I am a standard-issue carbon-based meat popsicle produced in the late 1980s in the general vicinity of Washington, D.C. and then introduced to the general patterns of human activity in an artificially designed suburb called Columbia. After developing basic motor skills and an adeptness at video games, I relocated to Portland, Oregon and attempted to learn social skills with a very low level of success. As a result, I enrolled for undergraduate studies at Georgia Tech in the fall of 2005 and did not manage to escape until the fall of 2015, having collected three degrees.

My time at Tech was varied and unplanned, but it did (mostly) follow the laws of causality. As an undergraduate I was an electrical engineering student with an interest in digital signal processing. This slowly morphed into an interest in the algorithmic details of machine learning, which I studied in detail as part of the FASTLab, led by Dr. Alex Gray. Aside from a minor foray into chicken research, my Ph.D. work and thesis (finally finished in 2015) focused on efficient abstractions for efficient algorithms for core machine learning problems, mostly implemented as part of the mlpack C++ machine learning library.

In the time since then, my interest in fast algorithms hasn't waned; I continue to maintain mlpack, as well as ensmallen (a C++ mathematical optimization library), Armadillo (C++ linear algebra), and bandicoot (C++ GPU linear algebra). I was a part of the Center for Advanced Machine Learning at Symantec, applying these efficient techniques to malware and cybersecurity problems, and also implemented the core machine learning support for RelationalAI's database product.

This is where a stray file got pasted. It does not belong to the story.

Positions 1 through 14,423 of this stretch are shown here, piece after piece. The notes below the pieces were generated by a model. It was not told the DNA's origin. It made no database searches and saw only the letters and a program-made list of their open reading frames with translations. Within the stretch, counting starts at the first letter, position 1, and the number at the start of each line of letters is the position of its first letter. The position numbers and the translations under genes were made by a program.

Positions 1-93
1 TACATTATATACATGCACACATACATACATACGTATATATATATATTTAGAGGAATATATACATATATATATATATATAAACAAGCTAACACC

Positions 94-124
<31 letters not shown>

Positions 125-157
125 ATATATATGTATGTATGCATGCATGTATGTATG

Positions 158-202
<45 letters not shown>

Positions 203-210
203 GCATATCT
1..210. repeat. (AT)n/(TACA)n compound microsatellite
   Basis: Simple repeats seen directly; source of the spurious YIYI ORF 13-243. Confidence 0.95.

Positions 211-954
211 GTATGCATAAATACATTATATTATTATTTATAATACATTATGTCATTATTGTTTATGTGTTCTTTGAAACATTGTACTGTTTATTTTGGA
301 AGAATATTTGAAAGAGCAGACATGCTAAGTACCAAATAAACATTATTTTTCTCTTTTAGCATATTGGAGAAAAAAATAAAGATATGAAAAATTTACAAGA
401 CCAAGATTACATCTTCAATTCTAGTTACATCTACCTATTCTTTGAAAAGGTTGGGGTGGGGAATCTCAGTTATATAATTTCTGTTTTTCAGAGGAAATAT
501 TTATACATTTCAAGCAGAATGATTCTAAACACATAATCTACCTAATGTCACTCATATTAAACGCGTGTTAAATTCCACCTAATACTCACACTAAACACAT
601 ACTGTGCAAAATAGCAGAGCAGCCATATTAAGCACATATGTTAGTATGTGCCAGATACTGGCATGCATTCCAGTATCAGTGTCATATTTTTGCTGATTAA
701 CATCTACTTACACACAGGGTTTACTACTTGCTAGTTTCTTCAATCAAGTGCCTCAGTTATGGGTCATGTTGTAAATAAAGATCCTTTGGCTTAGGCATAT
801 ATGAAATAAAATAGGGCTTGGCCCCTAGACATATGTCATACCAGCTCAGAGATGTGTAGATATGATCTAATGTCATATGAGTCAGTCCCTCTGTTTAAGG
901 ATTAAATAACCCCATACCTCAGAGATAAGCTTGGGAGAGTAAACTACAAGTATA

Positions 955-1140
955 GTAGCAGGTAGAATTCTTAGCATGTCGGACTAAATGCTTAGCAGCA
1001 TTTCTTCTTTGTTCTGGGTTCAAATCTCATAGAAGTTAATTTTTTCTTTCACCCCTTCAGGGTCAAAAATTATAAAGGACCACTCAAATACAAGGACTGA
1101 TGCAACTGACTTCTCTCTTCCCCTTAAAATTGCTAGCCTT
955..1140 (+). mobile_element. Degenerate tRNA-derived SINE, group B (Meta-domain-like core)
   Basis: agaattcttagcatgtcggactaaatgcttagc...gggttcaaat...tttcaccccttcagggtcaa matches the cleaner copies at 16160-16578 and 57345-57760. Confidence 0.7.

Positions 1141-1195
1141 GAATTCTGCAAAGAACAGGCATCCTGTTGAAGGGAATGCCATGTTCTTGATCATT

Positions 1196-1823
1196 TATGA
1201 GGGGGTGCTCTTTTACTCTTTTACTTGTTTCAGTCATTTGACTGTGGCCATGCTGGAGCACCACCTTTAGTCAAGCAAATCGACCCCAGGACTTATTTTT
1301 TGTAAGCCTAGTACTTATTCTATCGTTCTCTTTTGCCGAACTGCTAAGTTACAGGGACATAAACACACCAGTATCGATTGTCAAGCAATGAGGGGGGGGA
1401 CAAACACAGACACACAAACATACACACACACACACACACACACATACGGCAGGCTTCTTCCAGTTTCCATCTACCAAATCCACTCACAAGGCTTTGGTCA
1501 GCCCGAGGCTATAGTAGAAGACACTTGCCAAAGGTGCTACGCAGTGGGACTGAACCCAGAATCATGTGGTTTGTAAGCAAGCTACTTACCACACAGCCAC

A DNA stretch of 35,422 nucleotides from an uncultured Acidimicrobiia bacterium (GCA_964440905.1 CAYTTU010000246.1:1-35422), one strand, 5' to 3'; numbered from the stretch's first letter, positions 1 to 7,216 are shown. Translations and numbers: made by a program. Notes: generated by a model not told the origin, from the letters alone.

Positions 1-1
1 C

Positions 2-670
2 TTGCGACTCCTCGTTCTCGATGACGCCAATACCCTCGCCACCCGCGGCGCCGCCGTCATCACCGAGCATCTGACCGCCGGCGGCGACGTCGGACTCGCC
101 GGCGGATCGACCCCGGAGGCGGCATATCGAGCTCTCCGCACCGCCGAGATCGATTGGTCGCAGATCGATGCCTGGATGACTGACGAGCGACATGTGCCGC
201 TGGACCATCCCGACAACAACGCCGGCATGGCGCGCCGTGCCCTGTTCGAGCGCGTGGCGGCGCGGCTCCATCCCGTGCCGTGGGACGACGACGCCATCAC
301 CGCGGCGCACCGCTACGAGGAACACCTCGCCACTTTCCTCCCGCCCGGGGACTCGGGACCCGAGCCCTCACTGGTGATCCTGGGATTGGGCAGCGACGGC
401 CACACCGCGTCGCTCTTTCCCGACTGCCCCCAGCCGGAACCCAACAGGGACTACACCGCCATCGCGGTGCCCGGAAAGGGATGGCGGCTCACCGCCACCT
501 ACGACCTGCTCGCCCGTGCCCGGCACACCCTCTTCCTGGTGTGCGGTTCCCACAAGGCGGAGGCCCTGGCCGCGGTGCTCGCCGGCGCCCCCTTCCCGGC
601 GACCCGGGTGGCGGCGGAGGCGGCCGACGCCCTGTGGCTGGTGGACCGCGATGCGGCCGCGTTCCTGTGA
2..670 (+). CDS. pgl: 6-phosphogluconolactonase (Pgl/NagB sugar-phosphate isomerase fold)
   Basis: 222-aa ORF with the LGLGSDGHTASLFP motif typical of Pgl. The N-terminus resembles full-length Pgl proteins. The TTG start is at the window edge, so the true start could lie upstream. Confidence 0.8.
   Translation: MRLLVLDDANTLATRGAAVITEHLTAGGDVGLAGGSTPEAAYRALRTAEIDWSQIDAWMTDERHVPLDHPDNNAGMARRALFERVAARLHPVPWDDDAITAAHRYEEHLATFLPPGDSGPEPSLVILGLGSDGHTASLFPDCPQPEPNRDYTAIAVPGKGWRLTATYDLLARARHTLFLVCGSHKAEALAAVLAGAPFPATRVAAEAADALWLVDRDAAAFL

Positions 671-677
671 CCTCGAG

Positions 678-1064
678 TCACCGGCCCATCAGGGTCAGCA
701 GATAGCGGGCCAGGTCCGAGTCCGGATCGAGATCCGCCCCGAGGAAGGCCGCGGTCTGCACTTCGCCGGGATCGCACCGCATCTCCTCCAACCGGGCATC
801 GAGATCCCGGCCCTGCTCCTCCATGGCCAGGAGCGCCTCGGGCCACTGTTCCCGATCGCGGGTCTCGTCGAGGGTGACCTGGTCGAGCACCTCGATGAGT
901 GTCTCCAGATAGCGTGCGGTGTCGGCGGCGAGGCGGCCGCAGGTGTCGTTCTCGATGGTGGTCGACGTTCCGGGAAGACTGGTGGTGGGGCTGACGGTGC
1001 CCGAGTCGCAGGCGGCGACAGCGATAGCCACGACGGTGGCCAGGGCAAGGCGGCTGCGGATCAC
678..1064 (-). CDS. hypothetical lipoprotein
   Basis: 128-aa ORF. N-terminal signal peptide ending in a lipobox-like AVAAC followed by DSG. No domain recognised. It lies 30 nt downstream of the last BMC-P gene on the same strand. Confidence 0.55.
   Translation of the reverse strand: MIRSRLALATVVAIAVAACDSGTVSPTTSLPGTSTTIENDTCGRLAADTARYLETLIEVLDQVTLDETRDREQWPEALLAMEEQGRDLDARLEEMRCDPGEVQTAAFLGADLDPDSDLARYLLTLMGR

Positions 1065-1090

After quite some years of this, there's one common thread I've found pretty much everywhere in and around data science and machine learning software: there's a huge amount of inefficiency from the top of the stack all the way down to the bottom of the stack. My goal is to produce open software that improves on those inefficiencies---and help apply that software for real-world impact.


But, anyway, that only paints a picture of what I do to pay my bills. Although I enjoy that very much, it is only a sampling of the activities I pursue. At other times I may be found driving (or fixing) a 1930 Model A around the country and documenting historically relevant bridges, operating a blast furnace, winning kart races, interacting with my cats, turning cardboard into fashionable clothing, over-engineering seating solutions, or spending time with my wife, for whom I learned metallurgy. Also, I have yet to meet someone who can beat me at Double Dash or Mario Kart 8 Deluxe.